Friday, March 6, 2015

Keeping the "Ed" in Tech-ed

There's no doubt, I am a "late-adopter." I didn't have a cell phone until I was 30 and I still sometimes long for the moment I can throw the whole thing in and buy the Jitterbug, a cell phone that resembles an old rotary phone more than a smart phone. While not exactly a neophyte, I view new technology like an erratic relative. On certain days, Aunt Winona is more fun than anyone you know and you don't know how you lived without her, and on others she stresses you out and you wish she would go back to Oklahoma.

That being said, I love Blackboard and don't know how teachers managed without it. More than anything, it helps keep me organized and in contact with students. Because I'm accountable to my students on so many levels, via Blackboard, I don't let myself get behind in planning or grading. I aim for transparency and Blackboard provides a platform for that. It also is reciprocal in that aspect. Students know that Blackboard is a place that will provide them with the information they need, so they acquire a level of responsibility by being enrolled.

Sunday, February 8, 2015

Staying positive

This week's challenge requires that we reflect on strategies for staying positive during the semester. Maintaining a favorable attitude requires a strong sense of self and purpose. A teacher often guides her students by modeling a philosophy, which in turn provides a sense of stability. Just as sailors need to feel confidence in their leaders, students need to have faith in their teacher's abilities and commitment.

As a teacher, I sometimes encounter an identity crisis. This most often happens when a student questions some aspect of my approach (I'm working hard to develop a thicker skin). "Professor Merton's" defining features smudge and warp, leaving me wondering just what kind of teacher are you? My mind frantically jumps from movie archetypes.  Should I be firmer and more authoritarian, like Mr. Hand in Fast Times at Ridgemont High? When faced with students who just won't seem to listen, I sometimes fantasize of adopting the persona of single minded focus and assuredness.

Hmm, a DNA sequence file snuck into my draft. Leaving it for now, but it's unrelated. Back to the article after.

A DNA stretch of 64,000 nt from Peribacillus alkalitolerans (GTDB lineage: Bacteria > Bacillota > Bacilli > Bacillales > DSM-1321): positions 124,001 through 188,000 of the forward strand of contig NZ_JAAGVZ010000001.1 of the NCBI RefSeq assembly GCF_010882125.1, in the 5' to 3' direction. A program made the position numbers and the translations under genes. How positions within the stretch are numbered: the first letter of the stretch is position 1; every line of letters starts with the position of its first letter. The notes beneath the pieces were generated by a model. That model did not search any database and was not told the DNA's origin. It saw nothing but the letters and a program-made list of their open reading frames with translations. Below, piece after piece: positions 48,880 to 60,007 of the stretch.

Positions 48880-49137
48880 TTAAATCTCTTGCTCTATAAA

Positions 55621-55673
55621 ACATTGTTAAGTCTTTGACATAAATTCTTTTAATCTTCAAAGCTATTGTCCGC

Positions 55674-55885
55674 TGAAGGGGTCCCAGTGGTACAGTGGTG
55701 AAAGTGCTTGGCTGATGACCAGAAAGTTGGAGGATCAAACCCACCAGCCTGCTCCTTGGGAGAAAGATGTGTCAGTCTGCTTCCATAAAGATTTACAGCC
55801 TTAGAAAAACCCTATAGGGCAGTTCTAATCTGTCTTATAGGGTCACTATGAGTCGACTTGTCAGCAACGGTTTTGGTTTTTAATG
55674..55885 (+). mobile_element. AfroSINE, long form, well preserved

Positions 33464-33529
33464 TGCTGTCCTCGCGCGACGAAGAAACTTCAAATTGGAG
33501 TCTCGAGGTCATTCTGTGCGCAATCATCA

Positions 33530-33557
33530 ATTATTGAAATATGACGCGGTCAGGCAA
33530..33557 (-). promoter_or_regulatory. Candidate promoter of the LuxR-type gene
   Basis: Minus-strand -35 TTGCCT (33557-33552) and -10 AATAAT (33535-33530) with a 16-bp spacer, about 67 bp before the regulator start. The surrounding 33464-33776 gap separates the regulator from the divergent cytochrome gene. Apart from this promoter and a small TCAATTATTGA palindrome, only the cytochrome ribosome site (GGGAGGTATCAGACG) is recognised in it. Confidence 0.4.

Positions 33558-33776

At other times, I fancy (or fantasize) I'm much like John Keating in Dead Poet's Society. Sure I have never walked on student desks (and if we're totally honest, poetry is my least favorite literary form), but surely I can adopt an more inspirational and selfless persona.

However, at the end of the day, I forever and always carry the heart of an elementary school teacher. When looking towards a role model that inspires me to focus on what matters most in my teaching, Mr. Ray from Finding Nemo is the absolute king.

What I find most inspirational and grounding about Mr. Ray are a few key attributes that I believe all teachers should share. First, he's welcoming to all, without being condescending. Second, he knows the value of teaching the material in an entertaining and fun way. Finally, he realizes the importance of providing his students with first hand experience in the subject matter.

So this semester, when I begin to feel grouchy, I plan to put on my copy of Finding Nemo and watch the master at work. 

Tuesday, January 20, 2015

Who Doesn't Love a Fresh Start?

"The beginning is the most important part of the work" - Plato

Last semester, as the Doldrums set in, I fantasized about this moment. The beginning of spring semester became the beacon which I limped towards; a place in time where all my blunders and missed steps would be metaphorically swept away. Like cracking a promising new novel or waking up on New Year's Day, I imagined all the things I would not do this semester, which is another way of focusing upon what the topic of this challenge. I look forward to making many changes.

Some of them include, in no particular order of importance:

  1. Truly beginning at the beginning. I will not take it for granted that my students know any particular thing about writing. We will start and proceed at the students' pace. 
  2. Setting a policy on when I will email students back. Last semester I spent the great majority of my life checking, returning, and fretting about email. I vow to you all here and now, one hour a day maximum.